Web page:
Our Discovering Franklin project to catalogue and preserve the archives relating to Sir John Franklin is nearly finished. Within the next couple of months we will be publishing the brand new and very detailed catalogue of the collection. We will also be launching online exhibitions and images for people to explore through an exciting new venture which we are tantalisingly keeping under wraps until we have a definite launch date.
Whilst you’ll have to wait a little longer for our Franklin material, do take a look at an amazing video which Parks Canada have just released giving an underwater tour of H.M.S. Terror, one of Franklin’s ships which disappeared in the Canadian Arctic nearly 175 years ago and was rediscovered in 2016.
Excitingly, their latest exploration shows that records of the expedition are likely to be sitting in the ships, waiting to be recovered. Just imagine being the archivist who gets to catalogue that material!
You may have seen in the news that a team from Canada believe they have discovered one of the ships from the lost Franklin expedition – http://www.bbc.co.uk/news/world-us-canada-29131757
Franklin was one of the outstanding explorers of the early 19th century, but it was the Admiral’s tragic end that earned him iconic status. As a young midshipman, Franklin served at Trafalgar. He then commanded a frigate in the seas around Greece between 1830 and 1833. Four years later, in 1837 Franklin was appointed Governor of Van Diemen’s Land (now Tasmania), a post he held until 1843. His lasting reputation derives from his major expeditions to the Canadian Arctic in search of the North West Passage. He embarked on the third in May 1845. The last sighting of his ships was in July 1845. Relief expeditions were mounted, but by 1850 it was clear to everyone except his second wife Lady (Jane) Franklin (1792-1875) that the expedition was lost. She continued to raise funds to send out search parties until 1859 when proof was found of the deaths of Franklin and his party.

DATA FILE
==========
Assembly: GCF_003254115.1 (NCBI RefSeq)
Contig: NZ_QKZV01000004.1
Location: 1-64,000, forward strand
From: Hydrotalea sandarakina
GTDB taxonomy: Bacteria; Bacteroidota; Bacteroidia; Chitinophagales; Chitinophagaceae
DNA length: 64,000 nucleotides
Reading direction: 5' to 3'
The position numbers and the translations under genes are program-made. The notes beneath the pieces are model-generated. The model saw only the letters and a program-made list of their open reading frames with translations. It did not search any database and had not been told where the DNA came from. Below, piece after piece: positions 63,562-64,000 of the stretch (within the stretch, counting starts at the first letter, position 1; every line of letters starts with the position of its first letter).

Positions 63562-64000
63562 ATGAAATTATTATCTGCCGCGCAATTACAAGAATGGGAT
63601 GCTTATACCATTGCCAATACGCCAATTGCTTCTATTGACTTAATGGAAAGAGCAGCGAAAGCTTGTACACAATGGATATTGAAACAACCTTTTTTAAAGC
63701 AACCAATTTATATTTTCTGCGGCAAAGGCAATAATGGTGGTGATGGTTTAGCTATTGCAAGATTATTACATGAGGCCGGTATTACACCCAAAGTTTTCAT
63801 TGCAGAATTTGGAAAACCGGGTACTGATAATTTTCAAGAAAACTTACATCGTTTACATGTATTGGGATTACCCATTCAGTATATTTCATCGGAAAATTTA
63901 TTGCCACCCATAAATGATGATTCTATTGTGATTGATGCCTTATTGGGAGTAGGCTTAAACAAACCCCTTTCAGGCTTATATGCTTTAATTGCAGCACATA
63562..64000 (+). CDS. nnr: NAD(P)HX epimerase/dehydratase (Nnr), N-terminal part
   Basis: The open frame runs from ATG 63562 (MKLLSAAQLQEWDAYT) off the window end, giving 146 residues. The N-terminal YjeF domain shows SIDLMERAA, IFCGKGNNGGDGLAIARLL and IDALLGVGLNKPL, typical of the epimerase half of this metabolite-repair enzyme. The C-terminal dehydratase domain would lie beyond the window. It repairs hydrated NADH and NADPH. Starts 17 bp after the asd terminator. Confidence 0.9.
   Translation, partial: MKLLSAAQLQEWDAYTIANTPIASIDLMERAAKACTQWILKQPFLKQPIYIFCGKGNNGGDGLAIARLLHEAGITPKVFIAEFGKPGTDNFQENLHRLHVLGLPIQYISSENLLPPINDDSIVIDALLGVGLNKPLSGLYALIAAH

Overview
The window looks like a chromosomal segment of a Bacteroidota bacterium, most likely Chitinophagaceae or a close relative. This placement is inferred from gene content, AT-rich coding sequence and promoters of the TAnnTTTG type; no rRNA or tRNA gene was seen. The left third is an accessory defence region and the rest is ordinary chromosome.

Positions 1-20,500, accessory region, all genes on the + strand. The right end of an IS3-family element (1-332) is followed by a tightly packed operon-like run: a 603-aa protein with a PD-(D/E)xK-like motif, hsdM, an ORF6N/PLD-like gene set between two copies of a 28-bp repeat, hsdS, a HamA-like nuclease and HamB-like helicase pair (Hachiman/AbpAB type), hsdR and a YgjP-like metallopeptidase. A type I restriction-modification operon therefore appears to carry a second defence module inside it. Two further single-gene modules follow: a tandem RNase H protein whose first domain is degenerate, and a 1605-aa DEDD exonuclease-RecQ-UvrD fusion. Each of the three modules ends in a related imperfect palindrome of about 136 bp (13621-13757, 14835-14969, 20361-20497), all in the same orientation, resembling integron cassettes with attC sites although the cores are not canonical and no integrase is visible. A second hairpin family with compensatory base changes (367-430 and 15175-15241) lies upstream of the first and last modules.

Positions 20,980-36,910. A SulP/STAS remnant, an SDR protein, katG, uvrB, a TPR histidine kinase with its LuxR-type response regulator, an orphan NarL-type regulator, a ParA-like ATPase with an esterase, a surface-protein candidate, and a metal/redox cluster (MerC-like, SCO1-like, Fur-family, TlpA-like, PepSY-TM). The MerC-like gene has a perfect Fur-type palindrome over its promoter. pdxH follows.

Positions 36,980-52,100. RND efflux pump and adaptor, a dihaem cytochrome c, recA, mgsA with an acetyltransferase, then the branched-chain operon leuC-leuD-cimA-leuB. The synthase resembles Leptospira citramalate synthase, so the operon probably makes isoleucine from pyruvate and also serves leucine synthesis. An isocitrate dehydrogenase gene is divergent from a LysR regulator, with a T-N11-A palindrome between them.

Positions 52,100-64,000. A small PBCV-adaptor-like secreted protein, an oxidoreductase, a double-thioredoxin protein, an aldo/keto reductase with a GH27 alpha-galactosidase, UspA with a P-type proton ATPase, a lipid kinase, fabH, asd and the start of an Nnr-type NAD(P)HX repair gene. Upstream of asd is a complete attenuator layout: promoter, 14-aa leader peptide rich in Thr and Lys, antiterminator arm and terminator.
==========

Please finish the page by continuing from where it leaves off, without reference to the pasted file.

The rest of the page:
Derbyshire Record Office holds a good range of records relating to Franklin and his various expeditions, including papers relating to the many searches for the final expedition after 1845. The papers have come to the Record Office through Franklin’s daughter, Eleanor Isabella. Eleanor was the daughter of Franklin’s first wife Eleanor Anne Porden (died 1825), and the wife of Rev. John Philip Gell, of the Gell’s of Hopton Hall, near Wirksworth and Carsington.
D3311/112/2 Lady Franklin’s Final Search p1
D3311/112/2 Lady Franklin’s Final Search p2
D3311/219 Copies of Instructions to Captain Sir John Franklin in reference to the Arctic Expedition of 1845, 1848
D3311/95 ‘ Echo from the deep’ – Newspaper cutting from the Daily Express 14 Apr 1965 regarding discovery of Erebus or Terror – although it transpired that this was not one of the lost ships
Also in the collection;-
D3311/81 – An Account of a clairvoyant describing where to find Sir John Franklin and his ships, copied by E.J. Gell, 1849
D3311/51/1-4 Extract from Capt. Fitzjames’ letter to Mr Barrow regarding Sir John Franklin 1845; Extract from a letter from a Canadian missionary, Rev Father Tacke describing an expedition setting off to find Sir John Franklin’s 1845 expedition 1848
2 Notices of the expedition’s discovery and search 1849